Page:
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Avoid Litigators– Broken Arms and Business Owners

My posts are about avoiding litigation. The most commonly discussed litigation involves injuries. As business owners, we think about products, services, marketing, and accounting. If we don’t have a store front, we may spend little time contemplating work environment. Attention to real life surroundings is important for employees and for business visitors.

Employee injuries result in workers’ compensation claims, lost productivity and decreased morale. Ergonomic correction may be simple. Local providers may even provide free in-office consultations on improving workstations and postures while your employees are working. Evaluate your worker’s duties and workstations to pinpoint repetitive stress injury hazards and take action. For example, a simple electric stapler may prevent carpal tunnel for an employee who spends hours collating. An quick method to evaluate workstations is to ask employees for suggestions related to comfort and efficiency.

Safety-sign-slippery-when-wetConsidering employees’ health and welfare may be second nature to savvy business owners who shepherd their own flocks; Safeguarding guests from injury is too often an afterthought. It’s not that we don’t care about the well being of our patrons, quite the opposite; we assume they are aware enough to keep out of harm’s way. Our employees know about the seam in the carpet, that one little step down in-between the office and the hallway, or the loose latch on the door to the loading dock. We take these little hazards for granted. Adopt the eyes of grandmother reviewing your workplace like her grandchildren will take a field trip there the next day: round corners, pick up debris, remove or secure potential hazards.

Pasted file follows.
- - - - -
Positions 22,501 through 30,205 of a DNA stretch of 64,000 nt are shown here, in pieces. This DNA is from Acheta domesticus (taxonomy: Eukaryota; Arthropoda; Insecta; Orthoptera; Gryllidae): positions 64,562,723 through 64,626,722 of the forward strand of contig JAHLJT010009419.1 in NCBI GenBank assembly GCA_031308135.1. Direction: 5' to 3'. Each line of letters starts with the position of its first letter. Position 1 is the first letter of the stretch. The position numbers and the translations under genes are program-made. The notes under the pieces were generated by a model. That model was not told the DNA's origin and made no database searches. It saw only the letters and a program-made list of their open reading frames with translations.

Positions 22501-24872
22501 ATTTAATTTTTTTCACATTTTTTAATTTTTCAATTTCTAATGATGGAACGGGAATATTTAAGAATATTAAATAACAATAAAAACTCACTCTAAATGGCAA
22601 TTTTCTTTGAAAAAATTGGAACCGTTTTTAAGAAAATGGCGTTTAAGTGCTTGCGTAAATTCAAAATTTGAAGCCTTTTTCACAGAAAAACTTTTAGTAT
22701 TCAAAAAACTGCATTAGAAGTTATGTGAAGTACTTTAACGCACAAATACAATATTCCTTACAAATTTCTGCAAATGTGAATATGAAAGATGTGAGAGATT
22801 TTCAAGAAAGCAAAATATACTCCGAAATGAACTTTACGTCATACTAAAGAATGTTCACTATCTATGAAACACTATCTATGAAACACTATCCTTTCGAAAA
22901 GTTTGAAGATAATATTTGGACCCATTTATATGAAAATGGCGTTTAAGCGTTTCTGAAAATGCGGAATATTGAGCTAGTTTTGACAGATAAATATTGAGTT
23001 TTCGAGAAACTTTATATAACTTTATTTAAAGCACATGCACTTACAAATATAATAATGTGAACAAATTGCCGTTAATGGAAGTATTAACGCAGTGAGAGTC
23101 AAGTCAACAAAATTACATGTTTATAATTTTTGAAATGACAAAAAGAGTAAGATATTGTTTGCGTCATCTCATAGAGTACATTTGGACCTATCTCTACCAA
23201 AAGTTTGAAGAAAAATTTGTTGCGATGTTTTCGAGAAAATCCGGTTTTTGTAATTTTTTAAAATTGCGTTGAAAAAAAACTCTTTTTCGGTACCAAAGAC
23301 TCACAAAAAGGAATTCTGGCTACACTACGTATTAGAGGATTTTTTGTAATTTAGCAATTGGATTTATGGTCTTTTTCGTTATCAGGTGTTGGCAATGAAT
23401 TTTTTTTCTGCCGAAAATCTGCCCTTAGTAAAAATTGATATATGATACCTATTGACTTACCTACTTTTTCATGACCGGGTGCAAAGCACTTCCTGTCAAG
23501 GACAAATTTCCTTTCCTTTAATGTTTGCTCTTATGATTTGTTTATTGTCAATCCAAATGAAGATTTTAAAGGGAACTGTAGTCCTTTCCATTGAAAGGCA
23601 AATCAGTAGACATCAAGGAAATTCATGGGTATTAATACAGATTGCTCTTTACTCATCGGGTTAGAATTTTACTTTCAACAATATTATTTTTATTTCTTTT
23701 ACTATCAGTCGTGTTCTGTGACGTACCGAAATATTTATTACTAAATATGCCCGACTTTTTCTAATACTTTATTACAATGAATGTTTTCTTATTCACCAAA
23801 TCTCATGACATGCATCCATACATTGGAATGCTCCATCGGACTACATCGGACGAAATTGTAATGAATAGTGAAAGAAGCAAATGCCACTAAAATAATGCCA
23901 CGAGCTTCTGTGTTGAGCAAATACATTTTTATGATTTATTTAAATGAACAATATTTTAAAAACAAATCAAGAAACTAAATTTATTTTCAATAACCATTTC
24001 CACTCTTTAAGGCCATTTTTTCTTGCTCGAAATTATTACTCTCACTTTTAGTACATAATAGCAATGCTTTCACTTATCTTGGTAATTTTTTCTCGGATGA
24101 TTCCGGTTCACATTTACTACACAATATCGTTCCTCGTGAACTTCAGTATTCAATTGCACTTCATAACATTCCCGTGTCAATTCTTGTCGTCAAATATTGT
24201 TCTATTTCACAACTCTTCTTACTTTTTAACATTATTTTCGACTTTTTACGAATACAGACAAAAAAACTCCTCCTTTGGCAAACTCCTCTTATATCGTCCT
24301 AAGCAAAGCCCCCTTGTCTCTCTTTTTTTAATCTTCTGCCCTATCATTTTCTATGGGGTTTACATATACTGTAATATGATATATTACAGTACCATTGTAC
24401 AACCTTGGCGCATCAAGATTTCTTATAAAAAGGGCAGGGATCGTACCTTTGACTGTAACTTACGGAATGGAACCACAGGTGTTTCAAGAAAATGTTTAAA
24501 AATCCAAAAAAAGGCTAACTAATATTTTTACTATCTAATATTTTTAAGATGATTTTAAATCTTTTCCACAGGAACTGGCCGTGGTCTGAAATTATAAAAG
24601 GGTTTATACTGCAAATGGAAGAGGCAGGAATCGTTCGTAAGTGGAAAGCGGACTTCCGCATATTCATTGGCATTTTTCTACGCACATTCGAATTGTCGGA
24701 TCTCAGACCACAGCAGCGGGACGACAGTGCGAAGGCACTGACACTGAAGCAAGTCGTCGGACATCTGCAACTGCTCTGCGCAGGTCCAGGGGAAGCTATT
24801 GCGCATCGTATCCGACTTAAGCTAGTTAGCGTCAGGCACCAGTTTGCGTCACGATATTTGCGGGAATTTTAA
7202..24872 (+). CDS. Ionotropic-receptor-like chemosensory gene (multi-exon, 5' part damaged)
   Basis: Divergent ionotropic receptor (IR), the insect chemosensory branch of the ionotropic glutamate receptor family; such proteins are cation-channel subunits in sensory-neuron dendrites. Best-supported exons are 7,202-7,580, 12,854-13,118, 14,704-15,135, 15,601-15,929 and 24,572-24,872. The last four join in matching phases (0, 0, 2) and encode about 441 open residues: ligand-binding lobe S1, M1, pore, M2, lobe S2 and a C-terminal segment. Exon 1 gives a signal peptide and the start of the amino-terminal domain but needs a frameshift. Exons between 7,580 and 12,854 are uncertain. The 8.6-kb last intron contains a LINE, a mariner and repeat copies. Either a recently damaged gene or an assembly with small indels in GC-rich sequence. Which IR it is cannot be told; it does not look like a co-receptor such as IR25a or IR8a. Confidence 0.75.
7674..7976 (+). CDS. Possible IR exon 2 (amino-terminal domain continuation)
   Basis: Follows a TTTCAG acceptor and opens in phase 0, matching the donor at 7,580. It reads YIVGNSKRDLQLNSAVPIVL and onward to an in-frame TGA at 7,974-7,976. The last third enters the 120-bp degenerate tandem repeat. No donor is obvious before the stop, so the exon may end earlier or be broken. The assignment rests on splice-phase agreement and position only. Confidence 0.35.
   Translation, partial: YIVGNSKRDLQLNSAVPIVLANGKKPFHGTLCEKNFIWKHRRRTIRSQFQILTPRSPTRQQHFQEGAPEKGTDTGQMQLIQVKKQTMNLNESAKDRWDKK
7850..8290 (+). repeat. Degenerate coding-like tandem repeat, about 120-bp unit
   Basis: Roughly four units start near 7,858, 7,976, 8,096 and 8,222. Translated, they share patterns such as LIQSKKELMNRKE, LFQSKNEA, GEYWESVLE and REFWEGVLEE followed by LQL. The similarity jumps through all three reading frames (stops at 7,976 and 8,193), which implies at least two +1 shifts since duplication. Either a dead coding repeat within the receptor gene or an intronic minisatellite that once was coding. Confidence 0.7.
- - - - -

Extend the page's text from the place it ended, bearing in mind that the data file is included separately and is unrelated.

Conscientious business owners stock up on sand or a melting agent in the fall. After snowfalls, they arrive early and shovel. They systematically mop puddles in entryways following rains, never taking for granted that all employees or customers have sensible shoes. Whether it is your supplier, a new client, or a random stranger who wanders into your building, you face liability for a wrist broken in a fall. The people who walk through your door are expected to take reasonable care and may assume risk for exposing themselves to certain obvious dangers. On the other hand, attention to safety may save you countless hours defending an avoidable claim.

One Iowa lawsuit involved a business patron who walked down a corridor with an unmarked service door and an exit. The patron did not see the small exit sign and went out the service door to find an unexpected drop-off and a broken ankle. The question was whether the exit marking was adequate. Even though the area was not meant to be public, the error was foreseeable and the business paid for the patron’s injuries. The door now has a red and white "not an exit" sign. $4 would have saved thousands.

Another Iowa case involves a beautiful marble bench in an atrium. Unfortunately, the floor pattern and the lighting camouflaged the bench at certain times of day. When a patron fell over the bench, breaking both arms, she sued. An expert found there were aesthetically pleasing affordable alternatives to make the bench safe. The business paid for the patron’s injuries. A stainless steel garbage can is now at the end of the bench. $100 would have saved tens of thousands.

Yet another Iowa case involves a worker who caught his arm in a machine, severely injuring his arm. Neither he nor the employer knew the machine was originally sold with a guard that would have protected him. A review of the manual (and a free guard replacement) would have saved tens of thousands.

Walk through your building. Have your grandmother walk through. Look at it from the perspective of someone who has entered it for the first time. Are hazards lit and marked? Are employees comfortable? Do you need a consultant to evaluate your environment?

OSHA has a handbook to make your small business workplace safer. Iowa Workforce Development offers links to look for health and safety related sites. Employee suggestions may lead to safety improvements. The simple adage is true; an ounce of prevention is worth a pound of cure.

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Comments

Christine,

Nice post. It is certainly easier to avoid litigation than to sue. Your insight is a great addition to the IowaBiz team!

Brett

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